Simultaneously, event co-founder Kevin Ellul darts around the compact site in his Glitch-branded tee, somehow managing to keep his composure in between the occasional cigarette break, the mark of a man who’s seen this all before. When he gets a rare moment to chat, he explains his ambitions for this year’s festival: “we just want to take it up a notch”.
Ellul’s confidence reflects Malta’s growing reputation as a dance music destination. Annie Mac has run her annual Lost And Found festival on the tiny Mediterranean island since 2015, while Elrow debuts in the country this month. But Glitch, also three years old, remains the only festival run entirely by local promoters, all of whom have had a hand in developing the island’s underground dance music scene over the past two decades.
Last year it moved to Gianpula Village, a compact clubbing complex located in a valley near the city of Żebbuġ. Despite containing nine venues, Glitch only uses five, as the team wants to create, as festival co-owner Karl Attard suggests, a more “intimate feel”. Glitch also places great importance on the Maltese raver, particularly evident in its booking strategy. “We send out surveys and people pre-registered their favourite artist,” explains Allul, “and we follow a lot of social media profiles and really start getting a feel here and there”.
The Fortress stage (think Princess Peach’s castle meets Parklife) serves as Glitch’s centrepiece, an area exclusively available to the festival. According to festival photographer Andrew, the Maltese love their techno and the big-room space caters to this niche with big-room ambience and bookings to boot. Tuesday’s running time of local lad Manthrax, Objekt, Nina Kraviz and Jeff Mills is exceptional and excitement mounts with every act – it’s pretty hard to ignore the adoring Kraviz-ites who storm the Fortress chanting “Nina, Nina, Nina!” a solid 10 minutes before she’s due to play. This ends up selling Objekt short, who does a phenomenal job of warming up the crowd for the Trip boss with a selection that includes The Maghreban’s nuclear ‘Monster VIP’.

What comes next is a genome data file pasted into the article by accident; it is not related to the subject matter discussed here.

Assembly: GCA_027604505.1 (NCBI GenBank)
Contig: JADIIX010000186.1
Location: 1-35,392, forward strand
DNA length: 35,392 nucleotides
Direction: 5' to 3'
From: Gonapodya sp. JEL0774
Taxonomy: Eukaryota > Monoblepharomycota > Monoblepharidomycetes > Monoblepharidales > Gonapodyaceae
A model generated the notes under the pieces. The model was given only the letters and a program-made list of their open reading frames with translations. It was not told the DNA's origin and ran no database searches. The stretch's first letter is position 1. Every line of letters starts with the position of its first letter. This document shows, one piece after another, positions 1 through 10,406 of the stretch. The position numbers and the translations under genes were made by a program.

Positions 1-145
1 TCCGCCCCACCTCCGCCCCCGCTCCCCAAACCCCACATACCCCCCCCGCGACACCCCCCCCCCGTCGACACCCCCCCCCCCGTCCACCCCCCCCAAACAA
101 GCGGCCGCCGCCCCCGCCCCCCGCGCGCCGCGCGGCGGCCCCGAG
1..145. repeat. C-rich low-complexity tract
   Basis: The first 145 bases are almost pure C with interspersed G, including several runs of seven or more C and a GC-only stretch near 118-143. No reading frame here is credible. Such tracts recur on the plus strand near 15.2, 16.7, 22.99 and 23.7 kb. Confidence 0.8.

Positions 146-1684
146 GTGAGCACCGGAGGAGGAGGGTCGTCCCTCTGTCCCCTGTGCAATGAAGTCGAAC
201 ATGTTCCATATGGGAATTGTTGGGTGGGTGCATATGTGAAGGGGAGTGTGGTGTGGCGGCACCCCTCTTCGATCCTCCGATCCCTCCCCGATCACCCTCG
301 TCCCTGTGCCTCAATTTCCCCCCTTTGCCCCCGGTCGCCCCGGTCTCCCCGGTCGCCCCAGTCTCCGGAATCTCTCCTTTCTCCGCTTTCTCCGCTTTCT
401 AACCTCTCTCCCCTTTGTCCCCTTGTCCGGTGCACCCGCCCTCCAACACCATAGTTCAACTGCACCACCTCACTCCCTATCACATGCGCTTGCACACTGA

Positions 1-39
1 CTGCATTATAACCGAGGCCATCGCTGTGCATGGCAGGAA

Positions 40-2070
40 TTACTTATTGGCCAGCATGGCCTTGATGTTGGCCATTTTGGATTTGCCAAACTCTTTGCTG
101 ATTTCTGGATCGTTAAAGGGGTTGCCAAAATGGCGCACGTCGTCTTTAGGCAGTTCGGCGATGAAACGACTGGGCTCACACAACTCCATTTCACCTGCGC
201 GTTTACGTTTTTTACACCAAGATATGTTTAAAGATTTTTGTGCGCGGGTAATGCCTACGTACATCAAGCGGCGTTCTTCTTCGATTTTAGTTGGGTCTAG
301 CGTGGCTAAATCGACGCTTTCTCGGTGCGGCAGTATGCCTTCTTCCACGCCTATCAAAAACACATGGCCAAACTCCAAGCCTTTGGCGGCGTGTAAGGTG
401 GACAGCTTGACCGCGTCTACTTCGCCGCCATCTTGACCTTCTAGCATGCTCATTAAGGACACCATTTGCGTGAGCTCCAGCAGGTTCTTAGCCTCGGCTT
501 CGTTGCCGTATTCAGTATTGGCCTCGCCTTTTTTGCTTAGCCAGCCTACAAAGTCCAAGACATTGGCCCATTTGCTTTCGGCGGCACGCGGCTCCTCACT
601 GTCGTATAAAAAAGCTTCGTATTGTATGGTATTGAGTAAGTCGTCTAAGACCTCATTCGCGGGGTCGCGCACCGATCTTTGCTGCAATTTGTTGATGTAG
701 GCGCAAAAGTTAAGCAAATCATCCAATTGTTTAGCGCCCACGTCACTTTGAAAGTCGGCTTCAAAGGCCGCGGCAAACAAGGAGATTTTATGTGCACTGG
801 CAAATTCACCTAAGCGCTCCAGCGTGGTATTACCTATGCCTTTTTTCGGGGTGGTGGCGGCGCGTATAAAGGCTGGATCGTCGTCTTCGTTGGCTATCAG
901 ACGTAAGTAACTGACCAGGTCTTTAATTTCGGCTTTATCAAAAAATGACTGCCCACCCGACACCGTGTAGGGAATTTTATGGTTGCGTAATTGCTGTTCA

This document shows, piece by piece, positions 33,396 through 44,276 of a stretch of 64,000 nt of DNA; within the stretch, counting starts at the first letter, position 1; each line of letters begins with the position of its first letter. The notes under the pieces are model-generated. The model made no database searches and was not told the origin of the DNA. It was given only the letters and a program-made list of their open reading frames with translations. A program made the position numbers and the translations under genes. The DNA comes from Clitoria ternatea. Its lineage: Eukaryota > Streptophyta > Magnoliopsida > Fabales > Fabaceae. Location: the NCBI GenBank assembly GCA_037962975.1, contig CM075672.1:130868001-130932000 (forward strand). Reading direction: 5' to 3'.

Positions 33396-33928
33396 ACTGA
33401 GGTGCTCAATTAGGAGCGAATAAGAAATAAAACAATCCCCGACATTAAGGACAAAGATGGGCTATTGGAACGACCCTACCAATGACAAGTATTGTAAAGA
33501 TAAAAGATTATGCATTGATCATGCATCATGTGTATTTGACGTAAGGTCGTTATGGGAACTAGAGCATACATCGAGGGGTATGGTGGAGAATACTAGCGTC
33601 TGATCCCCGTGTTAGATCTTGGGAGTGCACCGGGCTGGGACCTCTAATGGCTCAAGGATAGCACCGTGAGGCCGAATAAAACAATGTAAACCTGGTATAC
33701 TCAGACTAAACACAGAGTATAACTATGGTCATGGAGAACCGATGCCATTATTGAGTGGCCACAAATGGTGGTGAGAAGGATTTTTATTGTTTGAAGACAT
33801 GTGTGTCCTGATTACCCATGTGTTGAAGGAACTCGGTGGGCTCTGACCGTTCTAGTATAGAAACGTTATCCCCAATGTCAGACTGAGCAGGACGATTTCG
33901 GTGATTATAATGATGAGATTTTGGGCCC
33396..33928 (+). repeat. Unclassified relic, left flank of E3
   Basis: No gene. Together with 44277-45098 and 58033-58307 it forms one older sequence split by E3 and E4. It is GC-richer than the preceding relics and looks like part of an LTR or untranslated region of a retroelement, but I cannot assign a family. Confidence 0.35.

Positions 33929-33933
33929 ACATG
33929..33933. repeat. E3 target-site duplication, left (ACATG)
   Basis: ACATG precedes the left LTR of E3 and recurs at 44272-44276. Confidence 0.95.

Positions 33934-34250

Most of the areas are playful and warm: the Cosmic stage feels more dancehall than Dax J, tropical trees dotting the secluded area while two huge speaker stacks sit alongside the booth. But the setting doesn’t detract from the overall mood. In fact, it’s exciting to see dark music played in a lush space, particularly Volvox, who deploys a propulsive set that skips, gallops and pummels away for two joyous hours. This same Mediterranean setting/ruthless music dynamic is there at the Ballantine’s Hydro Stage, Gesloten Cirkel cloaking the cosy space in evil electronica.
Dopplereffekt christen the Vault stage on Wednesday with a one-hour live set; the duo is the only act to play there, which gives the set a ceremonial feel. To get there, you have to walk through neon-lit tunnels and stairs before reaching a space that resembles the arid environs of the Mos Eisley Cantina with similarly alien music reverberating around the cavern’s walls. The whole set is like a digital fever dream as one half of the duo, To Nhan Le Thi, reads off a note sheet comprised of 0s and 1s while a montage of technological images play behind, a mish-mash of rocket launches and retro calculator inputs.